The possibility of a remedy for Russia’s breach of provisional measures

The ongoing validity of provisional measures until February 2024 would be of little use to Ukraine unless it could obtain some relief from the Court. Even a declaration of Russia’s violation of those measures would be symbolically important and could bolster Ukraine’s case for reparations in other fora, such as an international claims commission. But whether any relief is feasible hinges on the Court’s jurisdiction to consider Russia’s breach of the provisional measures in the final judgment. And it is here that Ukraine will face its steepest uphill battle.

In theory, Ukraine should have a plausible case for standalone jurisdiction to adjudicate compliance with the provisional measures. The idea that provisional measures are an autonomous legal regime was championed by the late Judge Cançado Trinidade in a series of separate opinions between 2013 and 2018. Some scholars agree, pointing to the Avena Interpretation case as an example of the Court finding a separate basis of jurisdiction to rule on non-compliance with provisional measures.

In practice, however, the Court has yet to fully adopt this approach. Avena Interpretation appears to have been an outlier, limited to the context of judgment reinterpretations under Article 60. In the single instance where the Court has specifically addressed its jurisdiction over autonomous measures, it found it to stem from the jurisdiction over the merits of the dispute. In LaGrand, it held: “Where the Court has jurisdiction to decide a case, it also has jurisdiction to deal with submissions requesting it to determine that an order indicating [provisional measures] has not been complied with.” And, when the Court dismissed Georgia v. Russia and Qatar v. UAE for lack of jurisdiction–both after Avena Interpretation–it stayed silent about non-compliance with provisional measures, even though both applicants had sought a declaration that the measures were violated.

Zhenni Li has recently argued that there is a “reasonable legal basis for the Court to endorse the autonomy of provisional measures when the time is ripe.” Could the time (and the case) now be ripe, given the gravity of Russia’s legal violations and the recent change in composition of the Court? Perhaps–but the lopsided vote to decline jurisdiction in this case and the Court’s latent concern with legitimacy in the face of cases pushes jurisdictional boundaries should temper any optimism.

Moreover, even if the Court were to decisively adopt the autonomous regime view in this case, its past practice suggests that it would limit itself to declaratory relief. In Costa Rica v. Nicaragua (¶139), the Court declined to award compensation or costs to Costa Rica, finding that a declaration that Nicaragua violated the provisional measures provided “adequate satisfaction for that breach.” And just two days before the judgment in Ukraine v. Russia (Genocide Convention), in the other case involving Ukraine and Russia, the Court found that Russia violated provisional measures, including by launching its invasion of Ukraine. Yet the Court did not “find it necessary or appropriate to order any other remedy requested by Ukraine” (¶403).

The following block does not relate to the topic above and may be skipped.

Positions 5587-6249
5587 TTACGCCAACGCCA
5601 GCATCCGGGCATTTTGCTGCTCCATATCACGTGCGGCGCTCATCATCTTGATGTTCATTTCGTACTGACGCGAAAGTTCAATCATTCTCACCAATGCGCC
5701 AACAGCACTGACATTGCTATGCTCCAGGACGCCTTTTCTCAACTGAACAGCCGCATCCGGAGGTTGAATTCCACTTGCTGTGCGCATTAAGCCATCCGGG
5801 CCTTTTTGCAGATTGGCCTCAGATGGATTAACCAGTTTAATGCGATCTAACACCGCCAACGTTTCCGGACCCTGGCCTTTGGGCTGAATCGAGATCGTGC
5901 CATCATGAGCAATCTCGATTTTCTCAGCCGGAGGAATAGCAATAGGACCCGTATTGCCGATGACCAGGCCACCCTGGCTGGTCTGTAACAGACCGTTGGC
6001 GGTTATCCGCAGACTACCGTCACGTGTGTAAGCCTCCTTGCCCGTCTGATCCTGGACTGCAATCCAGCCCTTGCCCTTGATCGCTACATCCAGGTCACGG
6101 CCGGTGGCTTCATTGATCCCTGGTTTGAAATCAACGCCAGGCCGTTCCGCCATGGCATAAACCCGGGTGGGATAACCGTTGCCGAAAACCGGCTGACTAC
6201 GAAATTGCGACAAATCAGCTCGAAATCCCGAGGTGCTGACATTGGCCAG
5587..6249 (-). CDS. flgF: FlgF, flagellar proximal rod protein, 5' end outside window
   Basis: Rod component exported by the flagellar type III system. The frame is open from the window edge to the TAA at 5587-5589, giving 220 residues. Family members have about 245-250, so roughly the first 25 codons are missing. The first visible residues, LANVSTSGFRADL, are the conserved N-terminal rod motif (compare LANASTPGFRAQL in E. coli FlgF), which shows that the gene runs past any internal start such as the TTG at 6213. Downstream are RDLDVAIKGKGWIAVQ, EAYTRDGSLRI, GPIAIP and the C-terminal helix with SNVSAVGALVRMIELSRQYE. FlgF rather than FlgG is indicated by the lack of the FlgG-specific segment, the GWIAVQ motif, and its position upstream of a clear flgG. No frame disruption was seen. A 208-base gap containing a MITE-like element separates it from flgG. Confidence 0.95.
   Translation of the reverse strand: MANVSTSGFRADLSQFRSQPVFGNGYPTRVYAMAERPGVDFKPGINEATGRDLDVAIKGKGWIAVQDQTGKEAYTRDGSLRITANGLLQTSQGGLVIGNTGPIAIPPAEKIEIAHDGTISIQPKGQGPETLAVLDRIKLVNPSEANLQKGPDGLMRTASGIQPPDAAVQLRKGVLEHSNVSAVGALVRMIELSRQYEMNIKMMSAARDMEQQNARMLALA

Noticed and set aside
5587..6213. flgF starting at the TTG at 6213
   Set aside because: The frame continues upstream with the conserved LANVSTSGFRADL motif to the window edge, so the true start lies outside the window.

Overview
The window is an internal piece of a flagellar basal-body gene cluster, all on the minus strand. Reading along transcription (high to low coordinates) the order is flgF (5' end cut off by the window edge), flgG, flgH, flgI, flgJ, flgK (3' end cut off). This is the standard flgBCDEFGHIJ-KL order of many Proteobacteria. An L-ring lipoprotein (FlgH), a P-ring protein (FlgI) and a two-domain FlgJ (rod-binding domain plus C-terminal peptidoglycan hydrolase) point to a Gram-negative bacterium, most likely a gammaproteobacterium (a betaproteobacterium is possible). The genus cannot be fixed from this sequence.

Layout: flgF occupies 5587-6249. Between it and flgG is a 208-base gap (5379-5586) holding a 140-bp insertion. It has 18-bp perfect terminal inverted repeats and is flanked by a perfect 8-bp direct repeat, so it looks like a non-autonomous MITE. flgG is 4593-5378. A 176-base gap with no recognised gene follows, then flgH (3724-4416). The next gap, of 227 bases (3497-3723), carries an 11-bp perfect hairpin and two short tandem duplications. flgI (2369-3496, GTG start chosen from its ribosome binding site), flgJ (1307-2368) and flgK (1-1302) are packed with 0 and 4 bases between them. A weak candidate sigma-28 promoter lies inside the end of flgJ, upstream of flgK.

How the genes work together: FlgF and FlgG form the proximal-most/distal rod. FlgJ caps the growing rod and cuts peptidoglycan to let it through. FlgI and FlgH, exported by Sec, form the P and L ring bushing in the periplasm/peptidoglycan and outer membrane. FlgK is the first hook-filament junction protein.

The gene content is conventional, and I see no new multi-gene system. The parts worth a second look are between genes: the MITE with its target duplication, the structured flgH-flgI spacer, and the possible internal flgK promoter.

The path for meaningful relief for Ukraine at the ICJ is now narrow. The best that Ukraine can realistically hope for at the merits stage is a declaration that Russia breached the Court’s provisional measures by continuing its military invasion between March 2022 and February 2024. That in itself would be significant and may be reason enough for Ukraine to continue the case. But the substantial risk that the Court will decline even such a limited remedy means that Ukraine will need to look elsewhere for comprehensive reparations for Russia’s aggression.

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Alex Bedrosyan says

February 20, 2024

In the other Ukraine v. Russia judgment issued on January 31, 2024, the ICJ addressed this very issue. Ukraine lost on the vast majority of its merits claims under the relevant treaties, including the claim related to the provisional measure ordered. Yet the Court still found that Russia breached the provisional measure order - including by aggravating the dispute through its invasion. Nonetheless, the Court stated that the declaration of violation of the order was a sufficient remedy, particularly since the lack of violation on the merits precluded any ordering of restitution or compensation (para. 402).

Matei Alexianu says

February 20, 2024

Hi Alex,

Yes - I agree that the CERD/ICSFT judgment is illustrative, and strongly suggests that the Court will go no further than a declaration of Russia's violation of the provisions measures order. But this case is more complicated because the Court has ruled it has no jurisdiction over the part of the case under which the provisional measures were ordered, whereas all aspects of the CERD/ICSFT case survived preliminary objections. So it's very possible that here, the Court will decline to adjudicate Russia's compliance with the provisional measures, even for the purposes of a declaration only.